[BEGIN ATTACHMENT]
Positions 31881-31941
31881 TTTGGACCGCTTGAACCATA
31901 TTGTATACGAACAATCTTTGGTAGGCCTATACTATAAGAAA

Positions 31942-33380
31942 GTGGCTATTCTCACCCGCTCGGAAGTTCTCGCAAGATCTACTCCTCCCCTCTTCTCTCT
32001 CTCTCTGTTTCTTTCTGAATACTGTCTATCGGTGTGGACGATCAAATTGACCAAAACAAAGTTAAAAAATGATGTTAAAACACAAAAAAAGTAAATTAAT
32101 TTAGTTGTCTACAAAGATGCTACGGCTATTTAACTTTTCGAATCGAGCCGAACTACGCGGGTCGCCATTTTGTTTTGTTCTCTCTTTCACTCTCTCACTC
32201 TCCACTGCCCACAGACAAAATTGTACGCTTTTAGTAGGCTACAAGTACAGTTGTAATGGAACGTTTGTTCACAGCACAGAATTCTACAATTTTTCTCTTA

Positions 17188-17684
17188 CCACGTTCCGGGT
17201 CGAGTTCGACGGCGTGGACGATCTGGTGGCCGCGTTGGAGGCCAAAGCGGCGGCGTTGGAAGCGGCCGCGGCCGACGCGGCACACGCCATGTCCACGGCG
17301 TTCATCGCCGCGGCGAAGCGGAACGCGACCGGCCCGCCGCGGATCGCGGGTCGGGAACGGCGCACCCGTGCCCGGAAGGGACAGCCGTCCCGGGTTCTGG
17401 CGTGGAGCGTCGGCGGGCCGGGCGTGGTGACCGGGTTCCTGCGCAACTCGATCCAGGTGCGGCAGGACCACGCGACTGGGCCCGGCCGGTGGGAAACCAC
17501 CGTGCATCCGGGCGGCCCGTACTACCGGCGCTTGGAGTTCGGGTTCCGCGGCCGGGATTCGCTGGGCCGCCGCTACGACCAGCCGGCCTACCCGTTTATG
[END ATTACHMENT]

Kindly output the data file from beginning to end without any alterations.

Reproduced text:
Positions 31881-31941
31881 TTTGGACCGCTTGAACCATA
31901 TTGTATACGAACAATCTTTGGTAGGCCTATACTATAAGAAA

Positions 31942-33380
31942 GTGGCTATTCTCACCCGCTCGGAAGTTCTCGCAAGATCTACTCCTCCCCTCTTCTCTCT
32001 CTCTCTGTTTCTTTCTGAATACTGTCTATCGGTGTGGACGATCAAATTGACCAAAACAAAGTTAAAAAATGATGTTAAAACACAAAAAAAGTAAATTAAT
32101 TTAGTTGTCTACAAAGATGCTACGGCTATTTAACTTTTCGAATCGAGCCGAACTACGCGGGTCGCCATTTTGTTTTGTTCTCTCTTTCACTCTCTCACTC
32201 TCCACTGCCCACAGACAAAATTGTACGCTTTTAGTAGGCTACAAGTACAGTTGTAATGGAACGTTTGTTCACAGCACAGAATTCTACAATTTTTCTCTTA

Positions 17188-17684
17188 CCACGTTCCGGGT
17201 CGAGTTCGACGGCGTGGACGATCTGGTGGCCGCGTTGGAGGCCAAAGCGGCGGCGTTGGAAGCGGCCGCGGCCGACGCGGCACACGCCATGTCCACGGCG
17301 TTCATCGCCGCGGCGAAGCGGAACGCGACCGGCCCGCCGCGGATCGCGGGTCGGGAACGGCGCACCCGTGCCCGGAAGGGACAGCCGTCCCGGGTTCTGG
17401 CGTGGAGCGTCGGCGGGCCGGGCGTGGTGACCGGGTTCCTGCGCAACTCGATCCAGGTGCGGCAGGACCACGCGACTGGGCCCGGCCGGTGGGAAACCAC
17501 CGTGCATCCGGGCGGCCCGTACTACCGGCGCTTGGAGTTCGGGTTCCGCGGCCGGGATTCGCTGGGCCGCCGCTACGACCAGCCGGCCTACCCGTTTATG